The famous Texas Longhorn Band was founded at the University of Texas in 1900 by a chemistry professor, Dr. Eugene Schoch. With the aid of another professor, Dr. H. E. Baxter, they purchased about $150 of instruments from a local pawn shop. The first band was made up of eighteen students. Dr. Baxter was the director for the first five years until he was succeeded by Dr. Schoch. For a number of years, the band was led by students until Mr. Burnett Pharr became the director around 1917. The band continued to grow and evolve under various directors including Col. George E. Hurt (1936-1949), Moton Crockett (1949-1955), Dr. Vincent DiNino (1955-1975), Tom Rhodes, Glenn Richter, Paula Crider, Kevin Sedatole, Dr. Robert Carnochan and Dr. Scott Hanna (the current director).
Among the traditions of the band, which include their signature burnt orange uniforms, is “Big Bertha,” the massive bass drum that is called the “Sweetheart of the Longhorn Band.” Director Moton Crockett arranged for the purchase of the large instrument, built by the C. G. Conn company for another school, the University of Chicago, in 1922. When the University of Chicago discontinued playing varsity football in 1939, the eight foot high drum went into storage and was returned to the instrument manufacturer. The Longhorn Band became aware of its availability and set about to acquire it. As of this writing, the large bass drum is nearly 100 years old. Her dimensions are roughly eight feet by forty-one inches and she is elevated another two feet when on her carriage.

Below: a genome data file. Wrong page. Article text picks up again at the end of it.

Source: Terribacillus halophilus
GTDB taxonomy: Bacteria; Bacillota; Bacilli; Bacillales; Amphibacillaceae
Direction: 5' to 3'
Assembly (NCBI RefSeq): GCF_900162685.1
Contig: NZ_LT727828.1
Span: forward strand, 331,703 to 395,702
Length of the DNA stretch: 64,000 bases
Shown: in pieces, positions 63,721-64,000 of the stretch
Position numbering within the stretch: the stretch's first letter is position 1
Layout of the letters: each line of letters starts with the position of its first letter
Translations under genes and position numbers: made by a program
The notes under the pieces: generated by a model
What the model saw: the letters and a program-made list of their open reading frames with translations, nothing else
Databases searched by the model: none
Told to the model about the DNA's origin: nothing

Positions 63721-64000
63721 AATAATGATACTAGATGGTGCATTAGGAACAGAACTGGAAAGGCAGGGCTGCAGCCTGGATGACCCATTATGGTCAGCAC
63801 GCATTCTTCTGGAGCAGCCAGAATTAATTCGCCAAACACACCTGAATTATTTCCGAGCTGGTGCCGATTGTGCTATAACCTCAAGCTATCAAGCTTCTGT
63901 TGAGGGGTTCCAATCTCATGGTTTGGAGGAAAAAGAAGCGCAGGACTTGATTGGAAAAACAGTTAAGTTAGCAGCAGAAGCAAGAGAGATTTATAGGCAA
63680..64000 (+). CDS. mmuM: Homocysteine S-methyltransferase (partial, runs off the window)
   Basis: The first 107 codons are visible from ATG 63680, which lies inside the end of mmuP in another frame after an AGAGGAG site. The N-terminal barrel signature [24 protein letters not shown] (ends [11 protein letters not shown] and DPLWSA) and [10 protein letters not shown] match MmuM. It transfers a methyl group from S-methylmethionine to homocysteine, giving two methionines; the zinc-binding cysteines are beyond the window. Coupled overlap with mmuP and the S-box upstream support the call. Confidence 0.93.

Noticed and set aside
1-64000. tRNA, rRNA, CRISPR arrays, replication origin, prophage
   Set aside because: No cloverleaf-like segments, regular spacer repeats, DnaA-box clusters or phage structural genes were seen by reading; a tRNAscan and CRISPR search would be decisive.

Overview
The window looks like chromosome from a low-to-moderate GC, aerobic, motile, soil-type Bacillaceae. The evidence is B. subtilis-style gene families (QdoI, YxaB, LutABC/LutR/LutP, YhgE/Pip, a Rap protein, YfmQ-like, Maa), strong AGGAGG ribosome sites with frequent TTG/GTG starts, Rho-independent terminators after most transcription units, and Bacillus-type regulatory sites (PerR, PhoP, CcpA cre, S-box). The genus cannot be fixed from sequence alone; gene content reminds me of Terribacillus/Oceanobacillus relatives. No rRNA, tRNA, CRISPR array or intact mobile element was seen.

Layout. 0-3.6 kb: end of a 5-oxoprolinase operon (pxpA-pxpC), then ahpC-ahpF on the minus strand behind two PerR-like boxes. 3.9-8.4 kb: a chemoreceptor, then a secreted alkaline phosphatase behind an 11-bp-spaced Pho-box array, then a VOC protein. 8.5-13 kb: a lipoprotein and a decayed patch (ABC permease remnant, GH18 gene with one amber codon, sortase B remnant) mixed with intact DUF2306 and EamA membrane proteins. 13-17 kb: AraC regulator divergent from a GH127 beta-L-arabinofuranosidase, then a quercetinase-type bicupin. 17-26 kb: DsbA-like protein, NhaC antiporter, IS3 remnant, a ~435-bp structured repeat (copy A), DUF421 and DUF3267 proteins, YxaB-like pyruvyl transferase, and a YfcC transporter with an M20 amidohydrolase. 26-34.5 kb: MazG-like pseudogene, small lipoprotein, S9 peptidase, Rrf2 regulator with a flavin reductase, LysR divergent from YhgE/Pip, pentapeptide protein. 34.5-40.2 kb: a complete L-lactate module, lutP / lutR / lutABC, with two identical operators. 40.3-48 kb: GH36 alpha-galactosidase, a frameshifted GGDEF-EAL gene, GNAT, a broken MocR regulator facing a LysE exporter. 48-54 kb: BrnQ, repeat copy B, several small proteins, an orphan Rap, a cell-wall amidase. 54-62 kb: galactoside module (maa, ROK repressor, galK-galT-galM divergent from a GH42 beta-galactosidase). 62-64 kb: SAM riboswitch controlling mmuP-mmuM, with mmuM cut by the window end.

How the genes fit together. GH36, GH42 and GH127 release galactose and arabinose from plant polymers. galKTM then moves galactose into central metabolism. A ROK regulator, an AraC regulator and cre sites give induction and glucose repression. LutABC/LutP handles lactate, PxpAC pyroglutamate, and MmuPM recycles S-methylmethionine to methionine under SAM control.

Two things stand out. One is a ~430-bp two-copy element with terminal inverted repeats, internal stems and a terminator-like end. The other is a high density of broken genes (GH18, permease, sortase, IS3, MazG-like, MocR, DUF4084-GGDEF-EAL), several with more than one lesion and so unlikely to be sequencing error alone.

At last report, the Longhorn Band numbers about 375 students who register for a year round course in the Butler School of Music.
YouTube link to the Longhorn Band performing “March Grandioso” composed by Roland Forrest Seitz.